After 5-6 minutes, take out the stockfish and shred to smaller pieces, now add the chopped pepper…ogbono soupNow add the ground pepper, Iru, ground crayfish, both the raw and smoked king prawns…ogbono soupNow add the palm oil, cook for another 3-5 minutes to allow the palm oil melt further and be well combined with the meats…ogbono soup
Then,  add the Ogbono gradually, stir till fully dissolved ( the Soup should begin to draw at this time)ogbono soup
Combine thoroughly and leave  to cook for at least 15 minutes, stir occasionally….ogbono soup
Now add the washed Ugu leaves, turn the heat to low at this time…..image
Stir and  combine…ogbono soup
Now add the Basil leaves/ Efinrin, let it cook for 3-5 minutes, then switch off the heat and let the soup simmer with the residual heat..ogbono soup
Add more stock/water if you find the consistency too thick (I added a cup of water, 250ml)and let it continue to simmer…

I try not to cook Ogbono soup with too much water.This is only because Ogbono soup is bound to curl up with time. This is because of the stock and also the palm oil, both ingredients have a tendency to make soups thickish, what we call “sleep” in Nigeria; causing soups to need water to restore desired consistency. You’ll find yourself adding water to “awaken”, (for want  of a better word) your soup from time to time. This is why I leave the water adding process till after it’s fully cooked.Ogbono doup

And that’s it, your Ogbono soup is ready. Serve with any swallow of your choice..ogbono soup


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32 thoughts on “Ogbono Soup Recipe

  1. Love your recipes. I’ve tried ayamase, designer stew (my favourite!) and especially the stir fry recipes as I love my stir fry and they always come out great. Tried this today and came out lovely as usual- I normally do the frying method as well.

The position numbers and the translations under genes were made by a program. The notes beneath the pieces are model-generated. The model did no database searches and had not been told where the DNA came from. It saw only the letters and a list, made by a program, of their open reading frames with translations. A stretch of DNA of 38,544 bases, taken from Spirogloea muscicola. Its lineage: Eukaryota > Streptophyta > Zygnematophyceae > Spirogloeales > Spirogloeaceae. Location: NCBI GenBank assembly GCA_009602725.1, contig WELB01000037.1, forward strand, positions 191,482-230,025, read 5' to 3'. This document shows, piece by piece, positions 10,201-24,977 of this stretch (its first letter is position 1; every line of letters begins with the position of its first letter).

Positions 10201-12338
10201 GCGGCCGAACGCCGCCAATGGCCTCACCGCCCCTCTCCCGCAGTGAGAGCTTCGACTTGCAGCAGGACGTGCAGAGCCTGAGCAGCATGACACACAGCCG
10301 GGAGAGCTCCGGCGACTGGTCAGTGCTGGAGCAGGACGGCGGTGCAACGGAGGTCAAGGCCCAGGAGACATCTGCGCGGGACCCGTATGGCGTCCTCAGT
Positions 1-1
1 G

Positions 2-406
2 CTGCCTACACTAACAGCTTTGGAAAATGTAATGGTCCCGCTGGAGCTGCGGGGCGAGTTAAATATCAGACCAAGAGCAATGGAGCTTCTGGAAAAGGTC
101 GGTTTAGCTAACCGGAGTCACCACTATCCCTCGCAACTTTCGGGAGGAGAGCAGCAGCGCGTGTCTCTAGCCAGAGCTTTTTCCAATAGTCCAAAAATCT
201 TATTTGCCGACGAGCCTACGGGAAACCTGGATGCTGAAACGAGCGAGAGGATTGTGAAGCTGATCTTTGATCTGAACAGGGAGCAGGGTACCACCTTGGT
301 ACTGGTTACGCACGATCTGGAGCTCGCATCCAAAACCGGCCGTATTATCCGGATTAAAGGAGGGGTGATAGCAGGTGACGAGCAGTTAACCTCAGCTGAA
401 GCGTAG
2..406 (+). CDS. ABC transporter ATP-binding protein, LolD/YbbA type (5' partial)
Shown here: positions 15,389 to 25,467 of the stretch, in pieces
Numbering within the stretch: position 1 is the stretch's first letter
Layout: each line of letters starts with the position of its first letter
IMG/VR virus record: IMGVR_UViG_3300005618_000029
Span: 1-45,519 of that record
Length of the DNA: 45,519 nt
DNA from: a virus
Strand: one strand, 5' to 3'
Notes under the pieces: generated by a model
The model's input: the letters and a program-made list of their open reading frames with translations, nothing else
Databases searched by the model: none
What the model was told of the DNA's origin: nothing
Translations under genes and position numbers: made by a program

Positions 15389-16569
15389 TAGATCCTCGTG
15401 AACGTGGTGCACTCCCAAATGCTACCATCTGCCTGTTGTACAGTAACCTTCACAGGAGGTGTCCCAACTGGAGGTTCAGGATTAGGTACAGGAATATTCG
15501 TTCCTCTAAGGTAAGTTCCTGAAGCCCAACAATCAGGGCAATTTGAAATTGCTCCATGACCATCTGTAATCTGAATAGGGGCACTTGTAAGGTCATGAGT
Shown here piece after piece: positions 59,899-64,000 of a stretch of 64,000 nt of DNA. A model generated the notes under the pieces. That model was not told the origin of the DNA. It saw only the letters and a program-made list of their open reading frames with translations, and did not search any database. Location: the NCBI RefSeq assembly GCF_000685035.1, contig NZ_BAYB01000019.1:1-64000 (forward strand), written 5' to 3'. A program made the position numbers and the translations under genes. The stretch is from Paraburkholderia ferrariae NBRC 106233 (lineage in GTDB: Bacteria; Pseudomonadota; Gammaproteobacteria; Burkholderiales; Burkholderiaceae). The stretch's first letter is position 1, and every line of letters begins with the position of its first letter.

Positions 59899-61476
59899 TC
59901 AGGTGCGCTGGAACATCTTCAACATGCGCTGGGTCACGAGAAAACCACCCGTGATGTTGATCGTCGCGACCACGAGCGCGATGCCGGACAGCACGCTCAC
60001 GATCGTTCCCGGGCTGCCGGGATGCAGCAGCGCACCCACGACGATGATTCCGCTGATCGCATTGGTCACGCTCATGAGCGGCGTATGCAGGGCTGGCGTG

2 Questions/observations pls:

    1) do u peel your ogbono? As I find if I don’t peel, it comes out darker and not as nice

    2) Also, the quantity I made seem quite small though I didn’t follow your quantities to the letter so I had to add water

  2. This is my second time trying this recipe and it came out even better than my first. As usual, thanks from the bottom of my heart!

  3. What if I told you that I’ve been following every bit of your cooking methods for a long time now and I’ve been trying it out too. One suggestion please and I/we won’t mind. How about any delicacy from the Northern part of the country?

    • Hi, sorry for the late response and thanks for the kind words. Northern recipes will surely be posted, I’m just having a pretty hard time sourcing ingredients. I’m on it though…..?

    • Hi, some people don’t add onions cos they claim onions affect the elasticity, but if you know your onions (pun intended) LOL! That won’t be a problem. I always add onions.

    • Hi Hadiza, I was so sorry i had replied you, I even posted some cooking tips a couple of days after your comment. So sorry. Thanks so much, working on more cooking tips….

  4. Am a foodie but like to explore more on ow to make d best out of me at home.. Have not tried most of ur recipes buh hoping to try out d Nigeria fried rice dis Xmas inshaa Allah. Hopes it comes out well+ dT pasta mixed veggies hope I come across dose sauces here in 9ja..lol coz I want to take all ur step.. Lol

  5. Wow! I love you Sisi Jemimah. This days I don’t cook without referring to you recipes even the food I know how to cook. I always follow you recipe and I must say my cooking skills have improved greatly. I now have more confidence in my cooking. Thanks much

  6. Hey… I really liked your collection. Perhaps i could bring my wife to learn from you. My suggestion is, if you could be recording the video of the entire process and upload to this site and YouTube, It would be better and you could have more visitors. Thanks

    • Thanks Lamide, chai! seen all my typos, thanks for that. Do let me know how you get on with this recipe. Thanks dearie…